Merapi Mini-Update for 11/7/2010

Not a lot of time for me today, but needless to say, there is still a lot of action at Merapi. I've opened this thread after seeing the 637 comments from yesterday. Sadly, the death toll from the eruption has now reached 156 with the ash plume reaching ~6 km / 20,000 feet and James Reynolds, on the ground near Merapi, is reporting the eruption is still in full swing. Some airlines have decided to resume flights to Jakarta as well. The images of the ash near the volcano are remarkable and heartbreaking, with the entire landscape covered in the grey Merapi ash.


However, even as bad as this eruption has seemed, remember that this is very normal for a volcano like Merapi. It is a composite arc volcano that can produce significant ash and pyroclastic flows - just looking at its history you can see frequent eruptions that produced tephra volumes that are likely comparable to what we are seeing now. This is not anomalous for the volcano, but the location of Merapi, with its proximity to a large population (on the most populous island in the world), has made the human aspect of the eruption amplify its volcanic. It is much like Eyjafjallajökull in the sense that a moderate volcanic eruption (VEI 3-4) has captured the world's attention, but we should not get lost in any sensationalism.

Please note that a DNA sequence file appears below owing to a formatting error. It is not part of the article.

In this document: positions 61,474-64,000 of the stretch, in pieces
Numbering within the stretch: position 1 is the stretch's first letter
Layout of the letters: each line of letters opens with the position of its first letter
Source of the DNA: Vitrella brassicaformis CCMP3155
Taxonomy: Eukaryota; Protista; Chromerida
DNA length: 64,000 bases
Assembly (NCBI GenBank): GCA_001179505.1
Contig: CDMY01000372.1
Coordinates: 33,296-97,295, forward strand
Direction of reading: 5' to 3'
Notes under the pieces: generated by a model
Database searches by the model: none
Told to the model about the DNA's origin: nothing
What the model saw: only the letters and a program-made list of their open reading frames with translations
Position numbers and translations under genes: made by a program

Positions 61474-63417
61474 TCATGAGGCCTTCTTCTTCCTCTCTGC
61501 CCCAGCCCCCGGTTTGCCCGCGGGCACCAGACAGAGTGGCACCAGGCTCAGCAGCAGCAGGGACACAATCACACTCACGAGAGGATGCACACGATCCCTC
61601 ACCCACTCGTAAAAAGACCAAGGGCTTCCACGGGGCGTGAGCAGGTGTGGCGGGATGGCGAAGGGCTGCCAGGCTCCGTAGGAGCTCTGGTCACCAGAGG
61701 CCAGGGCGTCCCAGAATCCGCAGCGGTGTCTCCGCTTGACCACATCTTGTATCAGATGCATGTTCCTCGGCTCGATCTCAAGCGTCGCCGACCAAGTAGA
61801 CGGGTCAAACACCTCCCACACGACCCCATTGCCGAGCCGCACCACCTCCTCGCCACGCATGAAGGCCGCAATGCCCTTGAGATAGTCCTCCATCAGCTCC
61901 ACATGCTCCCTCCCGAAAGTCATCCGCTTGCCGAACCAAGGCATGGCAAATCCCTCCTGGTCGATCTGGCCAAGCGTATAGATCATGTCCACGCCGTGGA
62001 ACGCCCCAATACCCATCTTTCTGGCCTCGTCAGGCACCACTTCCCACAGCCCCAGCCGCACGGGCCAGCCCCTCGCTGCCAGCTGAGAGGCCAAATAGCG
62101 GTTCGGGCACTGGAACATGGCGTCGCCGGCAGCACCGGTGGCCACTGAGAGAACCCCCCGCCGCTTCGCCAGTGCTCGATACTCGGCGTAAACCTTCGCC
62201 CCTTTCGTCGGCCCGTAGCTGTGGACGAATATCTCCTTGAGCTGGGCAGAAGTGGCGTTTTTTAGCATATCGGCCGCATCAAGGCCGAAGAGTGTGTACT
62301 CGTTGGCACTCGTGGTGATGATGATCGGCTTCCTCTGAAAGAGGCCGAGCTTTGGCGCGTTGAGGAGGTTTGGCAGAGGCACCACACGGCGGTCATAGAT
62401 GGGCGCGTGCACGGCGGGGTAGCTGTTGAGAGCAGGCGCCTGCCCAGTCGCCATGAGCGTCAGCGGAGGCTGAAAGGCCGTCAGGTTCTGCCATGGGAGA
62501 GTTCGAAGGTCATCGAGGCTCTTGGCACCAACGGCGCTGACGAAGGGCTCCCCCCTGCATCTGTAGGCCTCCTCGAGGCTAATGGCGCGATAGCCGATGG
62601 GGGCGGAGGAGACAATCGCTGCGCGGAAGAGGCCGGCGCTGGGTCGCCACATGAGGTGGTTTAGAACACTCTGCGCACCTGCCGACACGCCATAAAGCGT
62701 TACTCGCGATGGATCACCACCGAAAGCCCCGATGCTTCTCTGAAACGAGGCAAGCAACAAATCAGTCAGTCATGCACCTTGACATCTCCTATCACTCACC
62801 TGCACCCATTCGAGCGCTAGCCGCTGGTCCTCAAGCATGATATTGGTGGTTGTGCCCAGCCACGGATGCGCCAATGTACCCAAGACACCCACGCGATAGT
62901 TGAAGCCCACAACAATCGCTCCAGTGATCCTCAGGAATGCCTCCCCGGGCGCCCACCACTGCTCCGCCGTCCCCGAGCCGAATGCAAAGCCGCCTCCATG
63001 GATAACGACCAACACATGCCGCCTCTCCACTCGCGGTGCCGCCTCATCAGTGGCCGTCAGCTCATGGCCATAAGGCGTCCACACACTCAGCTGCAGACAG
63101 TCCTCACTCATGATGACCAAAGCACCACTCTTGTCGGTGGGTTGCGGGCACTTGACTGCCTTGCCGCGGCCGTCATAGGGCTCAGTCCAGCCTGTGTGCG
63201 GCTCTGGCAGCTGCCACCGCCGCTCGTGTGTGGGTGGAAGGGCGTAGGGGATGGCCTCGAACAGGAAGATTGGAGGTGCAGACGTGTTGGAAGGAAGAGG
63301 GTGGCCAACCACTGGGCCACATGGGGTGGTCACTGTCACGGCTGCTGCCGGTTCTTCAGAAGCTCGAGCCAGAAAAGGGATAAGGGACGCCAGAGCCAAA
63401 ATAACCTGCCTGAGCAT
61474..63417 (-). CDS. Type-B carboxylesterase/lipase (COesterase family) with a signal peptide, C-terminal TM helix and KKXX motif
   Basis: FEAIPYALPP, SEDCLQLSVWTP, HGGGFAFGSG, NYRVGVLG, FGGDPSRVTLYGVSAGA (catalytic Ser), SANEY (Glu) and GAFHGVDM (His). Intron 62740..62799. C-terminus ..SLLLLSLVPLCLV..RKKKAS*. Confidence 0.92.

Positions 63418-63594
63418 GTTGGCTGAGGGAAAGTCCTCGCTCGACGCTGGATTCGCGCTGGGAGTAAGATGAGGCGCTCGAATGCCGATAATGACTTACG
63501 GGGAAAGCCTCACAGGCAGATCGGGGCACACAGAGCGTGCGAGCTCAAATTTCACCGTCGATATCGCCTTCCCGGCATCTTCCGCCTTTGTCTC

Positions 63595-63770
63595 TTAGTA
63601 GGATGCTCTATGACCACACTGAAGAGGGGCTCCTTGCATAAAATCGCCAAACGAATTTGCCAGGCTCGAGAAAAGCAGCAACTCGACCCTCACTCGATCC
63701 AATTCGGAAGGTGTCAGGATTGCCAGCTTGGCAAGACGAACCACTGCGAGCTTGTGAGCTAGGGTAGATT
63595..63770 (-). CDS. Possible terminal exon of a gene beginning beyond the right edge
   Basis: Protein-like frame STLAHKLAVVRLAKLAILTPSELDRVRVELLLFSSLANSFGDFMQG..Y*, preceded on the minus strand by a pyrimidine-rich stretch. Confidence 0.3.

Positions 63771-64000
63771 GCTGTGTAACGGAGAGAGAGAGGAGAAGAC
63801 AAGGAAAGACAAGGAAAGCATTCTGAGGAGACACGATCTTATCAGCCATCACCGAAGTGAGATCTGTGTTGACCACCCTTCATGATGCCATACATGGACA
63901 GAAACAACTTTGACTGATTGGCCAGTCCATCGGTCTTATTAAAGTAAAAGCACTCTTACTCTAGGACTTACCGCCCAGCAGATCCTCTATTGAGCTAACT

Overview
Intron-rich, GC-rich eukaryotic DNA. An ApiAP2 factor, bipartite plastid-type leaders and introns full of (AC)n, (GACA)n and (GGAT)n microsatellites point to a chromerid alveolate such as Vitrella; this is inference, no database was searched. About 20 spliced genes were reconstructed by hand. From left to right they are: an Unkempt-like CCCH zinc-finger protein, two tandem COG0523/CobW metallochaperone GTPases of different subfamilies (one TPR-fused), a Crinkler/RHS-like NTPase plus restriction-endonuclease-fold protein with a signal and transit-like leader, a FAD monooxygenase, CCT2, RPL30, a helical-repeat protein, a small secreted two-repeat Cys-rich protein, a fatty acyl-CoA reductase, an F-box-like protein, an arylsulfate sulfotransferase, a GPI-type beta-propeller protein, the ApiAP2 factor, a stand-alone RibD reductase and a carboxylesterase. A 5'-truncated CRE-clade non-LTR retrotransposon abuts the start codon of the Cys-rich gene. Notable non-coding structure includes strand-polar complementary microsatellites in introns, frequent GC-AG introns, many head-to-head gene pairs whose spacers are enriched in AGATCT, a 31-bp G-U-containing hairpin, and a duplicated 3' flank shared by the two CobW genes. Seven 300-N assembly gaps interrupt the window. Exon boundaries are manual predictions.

Top left: The dark plume from Merapi on November 6, 2010.

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Here's the science of black holes, from supermassive monsters to ones the size of ping-pong balls.

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  • CERN is trying to create artificial black holes right now, but don't worry, it's not dangerous. Scientists there are attempting to smash two particles together with such intensity that it creates a black hole that would live for just a millionth of a second.
  • Thaller uses a brilliant analogy involving a rubber sheet, a marble, and an elephant to explain why different black holes have varying densities. Watch and learn!
  • Bonus fact: If the Earth became a black hole, it would be crushed to the size of a ping-pong ball.

Russian reporters discover 101 'tortured' whales jammed in offshore pens

Protected animals are feared to be headed for the black market.

(VL.ru)
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Credit: EAST Team
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